It was a full house at the Coronation Town Council meeting on January 27, 2014 as the gallery had a collection of delegates waiting to eventually speak to Council. Once again Councillor Keith Griffiths conference called in to the meeting from his vacation. A land matter – offer to purchase – was added to the agenda.
Sergeant Colm FitzGerald updated Council on recent issues and insights from the Coronation RCMP, including mention of the Castor house fire, which he said the RCMP was still working on and it would take time.
He noted that while there was a decrease in certain crimes, drinking and driving and fly-by-night break and enters were still of concern.
“Castor bears the brunt of that,” he said. “A lot of that took a [lack of] preparedness on their part.” He mentioned allowing easy access to private property and not calling until days after an incident as factors instrumental in the success of thieves.
“We’ve addressed this with the Town [of Castor] and some of the victims to stop any further cycles, because that’s what it comes down to: cycles,” FitzGerald noted.
He notes that travelling criminals are able to access information from more transitory work-people as well as people who have lived in town for some time and know when an opportunity will present itself.
Fitzgerald mentioned that he would be stepping down from his position as Sergeant after 29 years in service, although he said he plans to stay in the area. A new Sergeant from Beaumont should be moving to Town at the end of March, he added.
Questions were asked about the holding cell in Coronation at the courthouse, which FitzGerald noted was not a proper cell due to lacking suicide proof measures and two flights of stairs required to access the cell. He noted that cell options are available in Stettler and that the RCMP does not view paying staff for this transport as an issue.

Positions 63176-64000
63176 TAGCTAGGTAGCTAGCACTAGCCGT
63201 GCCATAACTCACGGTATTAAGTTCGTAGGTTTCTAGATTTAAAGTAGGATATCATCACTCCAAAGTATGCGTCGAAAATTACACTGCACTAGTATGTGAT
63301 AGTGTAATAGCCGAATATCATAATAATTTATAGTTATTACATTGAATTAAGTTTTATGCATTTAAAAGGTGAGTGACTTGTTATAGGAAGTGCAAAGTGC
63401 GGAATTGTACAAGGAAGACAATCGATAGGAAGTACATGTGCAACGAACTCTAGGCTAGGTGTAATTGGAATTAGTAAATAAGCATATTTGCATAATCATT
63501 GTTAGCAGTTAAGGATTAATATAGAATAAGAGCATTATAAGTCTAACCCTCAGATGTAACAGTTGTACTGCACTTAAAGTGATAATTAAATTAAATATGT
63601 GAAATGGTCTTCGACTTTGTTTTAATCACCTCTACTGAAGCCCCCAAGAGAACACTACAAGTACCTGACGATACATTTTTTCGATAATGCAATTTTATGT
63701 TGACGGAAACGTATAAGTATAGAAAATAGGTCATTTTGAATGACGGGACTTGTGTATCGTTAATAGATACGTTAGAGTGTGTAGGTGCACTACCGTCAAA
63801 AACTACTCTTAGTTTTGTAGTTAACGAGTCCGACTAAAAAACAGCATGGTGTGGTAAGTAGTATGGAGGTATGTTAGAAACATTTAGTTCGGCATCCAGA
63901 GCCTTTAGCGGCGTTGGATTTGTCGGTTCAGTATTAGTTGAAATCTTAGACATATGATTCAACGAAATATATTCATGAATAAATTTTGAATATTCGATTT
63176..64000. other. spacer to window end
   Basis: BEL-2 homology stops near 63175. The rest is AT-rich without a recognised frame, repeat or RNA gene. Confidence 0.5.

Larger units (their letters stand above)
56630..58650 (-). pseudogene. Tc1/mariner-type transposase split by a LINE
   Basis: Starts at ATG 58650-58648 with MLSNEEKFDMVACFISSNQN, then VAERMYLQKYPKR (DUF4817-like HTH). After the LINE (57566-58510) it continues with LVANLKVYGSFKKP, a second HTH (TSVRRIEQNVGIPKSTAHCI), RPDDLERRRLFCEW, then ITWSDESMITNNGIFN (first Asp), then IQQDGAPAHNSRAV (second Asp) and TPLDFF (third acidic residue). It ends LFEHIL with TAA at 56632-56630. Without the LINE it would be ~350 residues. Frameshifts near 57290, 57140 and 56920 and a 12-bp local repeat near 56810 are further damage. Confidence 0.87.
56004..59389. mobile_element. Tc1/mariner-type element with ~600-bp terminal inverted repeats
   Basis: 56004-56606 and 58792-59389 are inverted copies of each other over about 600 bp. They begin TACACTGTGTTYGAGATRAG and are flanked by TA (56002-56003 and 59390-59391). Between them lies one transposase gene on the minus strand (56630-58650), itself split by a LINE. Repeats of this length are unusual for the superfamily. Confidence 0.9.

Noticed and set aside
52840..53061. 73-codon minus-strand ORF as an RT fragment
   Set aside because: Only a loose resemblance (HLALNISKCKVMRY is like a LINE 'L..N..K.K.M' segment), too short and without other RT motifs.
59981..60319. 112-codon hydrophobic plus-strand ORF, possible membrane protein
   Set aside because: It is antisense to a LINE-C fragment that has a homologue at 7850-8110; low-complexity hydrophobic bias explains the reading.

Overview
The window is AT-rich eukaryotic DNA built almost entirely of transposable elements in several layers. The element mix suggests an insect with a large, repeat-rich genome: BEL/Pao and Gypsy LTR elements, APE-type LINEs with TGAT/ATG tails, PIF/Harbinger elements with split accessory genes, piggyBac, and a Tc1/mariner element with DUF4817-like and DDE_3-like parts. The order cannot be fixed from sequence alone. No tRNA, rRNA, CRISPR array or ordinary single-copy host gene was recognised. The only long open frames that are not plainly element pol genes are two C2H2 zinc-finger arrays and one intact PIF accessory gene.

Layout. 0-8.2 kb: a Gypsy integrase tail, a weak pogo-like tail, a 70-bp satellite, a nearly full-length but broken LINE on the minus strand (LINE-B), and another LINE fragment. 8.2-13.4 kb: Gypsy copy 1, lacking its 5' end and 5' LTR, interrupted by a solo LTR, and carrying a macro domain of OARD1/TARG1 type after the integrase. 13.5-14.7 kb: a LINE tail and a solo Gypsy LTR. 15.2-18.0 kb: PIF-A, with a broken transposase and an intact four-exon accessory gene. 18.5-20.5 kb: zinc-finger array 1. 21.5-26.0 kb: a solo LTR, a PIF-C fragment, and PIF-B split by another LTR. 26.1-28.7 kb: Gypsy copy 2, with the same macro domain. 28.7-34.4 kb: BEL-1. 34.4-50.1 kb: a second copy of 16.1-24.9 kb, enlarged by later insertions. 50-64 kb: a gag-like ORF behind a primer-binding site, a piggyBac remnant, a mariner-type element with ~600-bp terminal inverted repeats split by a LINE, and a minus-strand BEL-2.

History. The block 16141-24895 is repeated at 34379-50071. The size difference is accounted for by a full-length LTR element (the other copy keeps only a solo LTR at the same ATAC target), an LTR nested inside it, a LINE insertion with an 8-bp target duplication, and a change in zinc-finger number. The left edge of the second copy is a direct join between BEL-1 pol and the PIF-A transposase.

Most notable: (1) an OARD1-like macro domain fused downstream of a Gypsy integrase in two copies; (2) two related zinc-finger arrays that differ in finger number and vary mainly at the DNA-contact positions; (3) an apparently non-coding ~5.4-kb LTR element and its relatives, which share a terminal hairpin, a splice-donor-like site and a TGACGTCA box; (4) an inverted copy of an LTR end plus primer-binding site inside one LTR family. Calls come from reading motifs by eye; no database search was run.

Also discussed were oversized vehicles entering town and not using the appropriate lane (Railway Ave). Fitzgerald said he’d talk to RCMP in Stettler who have weigh-scales and know the trucks “inside-out” to get some information.
Library Manager Lauren Reid and Chairperson Marilyn Polege presented for the Coronation Municipal library as a delegation, presenting Council with their draft budget and handing out pamphlets to Council members which outlined new services, social media accounts and offers. Some highlights of the delegation include a winter reading program, an extended DVD collection, video game rental and online magazine viewing forum. It was noted that the library is down 40 – 50 cardholders from the previous year, but that the library was hoping to rectify this.
ECA Review Publisher Joyce Webster asked to speak to Item 5a on the agenda, pertaining to costs on inserting the town newsletter into the Review.
Webster noted that at present Coronation residents receive 894 copies of the newspaper, less store issues, which would be a 16 per cent increase in scope of potential readership for the newsletter if it were to be inserted in distributed copies of the Review. She noted that a 76 per cent savings could be achieved for the Town between the present Canada Post rate of distribution versus the ECA Review rate.